ARTICLE IN BRIEF
There was a 14-fold increase in birth defects in those taking topiramate with other antiseizure medications.
Although the data are limited, researchers in the United Kingdom have reported a slight increase in birth defects among children born to mothers taking the antiseizure medication topiramate (Topomax), which is also widely prescribed in the US for migraine.
Although the risk for women taking topiramate alone was within the normal range for the population in general, there was a 14-fold increase in those taking it with other antiseizure medications, including valproate, which has been associated with a 20-percent risk of birth defects or fetal death.
Lead author John Craig, MD, a neurologist at the Royal Group of Hospitals in Glasgow, Northern Ireland, and researchers at other centers involved in the UK Epilepsy and Pregnancy Register, reported the findings in the July 22 issue of Neurology.
Among 203 pregnancies and 178 live births, 16 infants had a major congenital malformation; however, only three cases were observed out of 70 topiramate monotherapy exposures. A total of 13 (11.2 percent) were reported in mothers taking topiramate as part of a polytherapy regimen. Of the birth defects, four (2.2 percent) were cleft lips or palates — 11 times higher than in the general population. There were also four cases (5.1 percent) of hypospadia, a defect of the urethra, in 78 male infants — a rate 14 times higher than normal.
The authors emphasized that the data should be interpreted with caution due to the small sample size and limitations in the statistical sampling. They also stressed that women who become pregnant should never discontinue taking topiramate or any antiepileptic drugs without first consulting their physicians.
Monitoring pregnancies in women with migraine exposed to topiramate should also be encouraged, they added.
CONCERNS ABOUT MIGRAINE
At least five major pregnancy registries are examining birth defects associated with medications. Results from two registers in the United States and one in Europe will be published within the year, which should help clarify the findings, experts told Neurology Today.
Stephen D. Silberstein, MD, a neurologist and migraine expert at Thomas Jefferson University Hospital's Jefferson Headache Center, said the new findings should not concern women taking topiramate for migraines.
Dr. Stephen D. Silberstein said the new findings should not concern women taking topiramate for migraines.
“The bottom line is that the data state that monotherapy is okay,” he told Neurology Today in a telephone interview. “Topiramate is the number-one drug prescribed for migraine, and I am not convinced that there is anything wrong here — it's only when other drugs are also being used, and we already know that some of these can cause birth defects.”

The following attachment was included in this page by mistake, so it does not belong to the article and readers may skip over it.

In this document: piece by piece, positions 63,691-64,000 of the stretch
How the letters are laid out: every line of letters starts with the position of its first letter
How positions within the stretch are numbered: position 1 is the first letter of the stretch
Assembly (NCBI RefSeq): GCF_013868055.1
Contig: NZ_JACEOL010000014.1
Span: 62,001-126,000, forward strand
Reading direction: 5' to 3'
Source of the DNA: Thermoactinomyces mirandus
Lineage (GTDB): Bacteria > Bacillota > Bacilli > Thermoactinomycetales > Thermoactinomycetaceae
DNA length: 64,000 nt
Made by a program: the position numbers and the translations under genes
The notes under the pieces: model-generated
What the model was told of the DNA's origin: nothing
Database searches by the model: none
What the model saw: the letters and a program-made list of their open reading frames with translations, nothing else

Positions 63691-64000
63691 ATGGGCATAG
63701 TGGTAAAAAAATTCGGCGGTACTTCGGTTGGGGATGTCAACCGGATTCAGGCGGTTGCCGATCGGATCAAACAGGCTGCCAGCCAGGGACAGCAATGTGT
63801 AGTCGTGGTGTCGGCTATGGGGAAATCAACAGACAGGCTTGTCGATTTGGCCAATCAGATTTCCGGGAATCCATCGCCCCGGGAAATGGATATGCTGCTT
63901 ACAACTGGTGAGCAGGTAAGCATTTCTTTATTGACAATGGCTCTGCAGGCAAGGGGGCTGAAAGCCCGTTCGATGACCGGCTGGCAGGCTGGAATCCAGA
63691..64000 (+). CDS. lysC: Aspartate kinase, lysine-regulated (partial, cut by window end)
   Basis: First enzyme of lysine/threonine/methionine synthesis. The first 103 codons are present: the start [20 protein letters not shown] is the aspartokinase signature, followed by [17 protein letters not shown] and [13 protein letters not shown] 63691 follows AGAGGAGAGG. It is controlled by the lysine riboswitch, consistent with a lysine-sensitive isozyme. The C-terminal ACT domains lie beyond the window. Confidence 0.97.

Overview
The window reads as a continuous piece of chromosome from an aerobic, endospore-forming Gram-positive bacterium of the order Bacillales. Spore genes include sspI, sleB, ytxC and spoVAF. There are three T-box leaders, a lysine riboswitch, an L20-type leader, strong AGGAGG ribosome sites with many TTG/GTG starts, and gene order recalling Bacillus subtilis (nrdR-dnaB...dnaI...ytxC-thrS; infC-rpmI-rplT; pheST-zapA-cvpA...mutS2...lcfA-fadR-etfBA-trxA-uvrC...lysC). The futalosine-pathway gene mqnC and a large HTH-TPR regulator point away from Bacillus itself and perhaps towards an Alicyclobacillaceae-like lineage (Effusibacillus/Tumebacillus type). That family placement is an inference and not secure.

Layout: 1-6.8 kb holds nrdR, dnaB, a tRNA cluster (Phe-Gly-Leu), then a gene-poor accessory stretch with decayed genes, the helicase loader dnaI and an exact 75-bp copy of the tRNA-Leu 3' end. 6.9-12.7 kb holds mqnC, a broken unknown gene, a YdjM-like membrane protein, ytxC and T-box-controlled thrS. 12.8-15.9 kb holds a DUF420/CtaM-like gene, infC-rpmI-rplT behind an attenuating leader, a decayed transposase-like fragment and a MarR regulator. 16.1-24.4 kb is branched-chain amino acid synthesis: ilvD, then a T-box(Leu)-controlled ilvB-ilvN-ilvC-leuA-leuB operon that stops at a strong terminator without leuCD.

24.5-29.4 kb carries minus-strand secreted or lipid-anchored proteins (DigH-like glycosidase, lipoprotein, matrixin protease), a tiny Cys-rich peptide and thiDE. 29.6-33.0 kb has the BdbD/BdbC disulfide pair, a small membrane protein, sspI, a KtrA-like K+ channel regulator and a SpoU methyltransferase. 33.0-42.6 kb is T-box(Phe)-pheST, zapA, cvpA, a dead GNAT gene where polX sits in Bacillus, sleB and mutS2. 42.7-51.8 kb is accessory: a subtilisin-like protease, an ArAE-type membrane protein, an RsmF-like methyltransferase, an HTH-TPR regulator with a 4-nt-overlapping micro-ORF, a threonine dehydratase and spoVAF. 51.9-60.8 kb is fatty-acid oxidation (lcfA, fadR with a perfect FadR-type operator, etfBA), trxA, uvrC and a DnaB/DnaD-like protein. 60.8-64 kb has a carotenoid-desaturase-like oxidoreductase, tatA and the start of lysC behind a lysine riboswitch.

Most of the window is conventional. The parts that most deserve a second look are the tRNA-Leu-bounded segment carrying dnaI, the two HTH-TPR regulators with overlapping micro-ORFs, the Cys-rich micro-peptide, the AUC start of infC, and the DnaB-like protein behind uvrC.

MORE DATA ARE NEEDED
Kimford Meador, MD, the Melvin Greer Professor of Neurology at the University of Florida-Gainesville's McKnight Brain Institute, called the small sample size and wide confidence intervals “problematic,” noting that they prevent drawing any conclusions until data from the larger studies become available.
There is always a balance between risks and benefits associated with any antiseizure medication and pregnancy, Dr. Meador said. “Some mothers with mild, non-convulsive epilepsy might be better off without it, but it is dangerous for others to stop taking epilepsy medication if they become pregnant because seizures pose a much greater risk to mother and fetus.”
Dr. Meador also noted that most children born to these women are normal, and there is some evidence that early childhood behavioral and cognitive development is normal.
Jacqueline A. French, MD, a professor of neurology at New York University, and director of the Clinical Trials Consortium at NYU's Comprehensive Epilepsy Center, said that a far greater concern is that physicians are prescribing newer medications because pregnancy data are not yet available.
“Some doctors believe [a new drug] must be safer than some older medication with a known risk profile just because there is no contradictory information available yet. Others feel pressure to prescribe newer drugs,” she said. “In the long run, this may not turn out to be the best strategy. Consciously selecting a newer drug for a pregnant woman just because you haven't heard anything negative about it is never a good idea.” •
AAN Annual Meetings
• SEATTLE, WA •
April 25-May 2, 2009
• TORONTO, ON •
April 10-April 17, 2010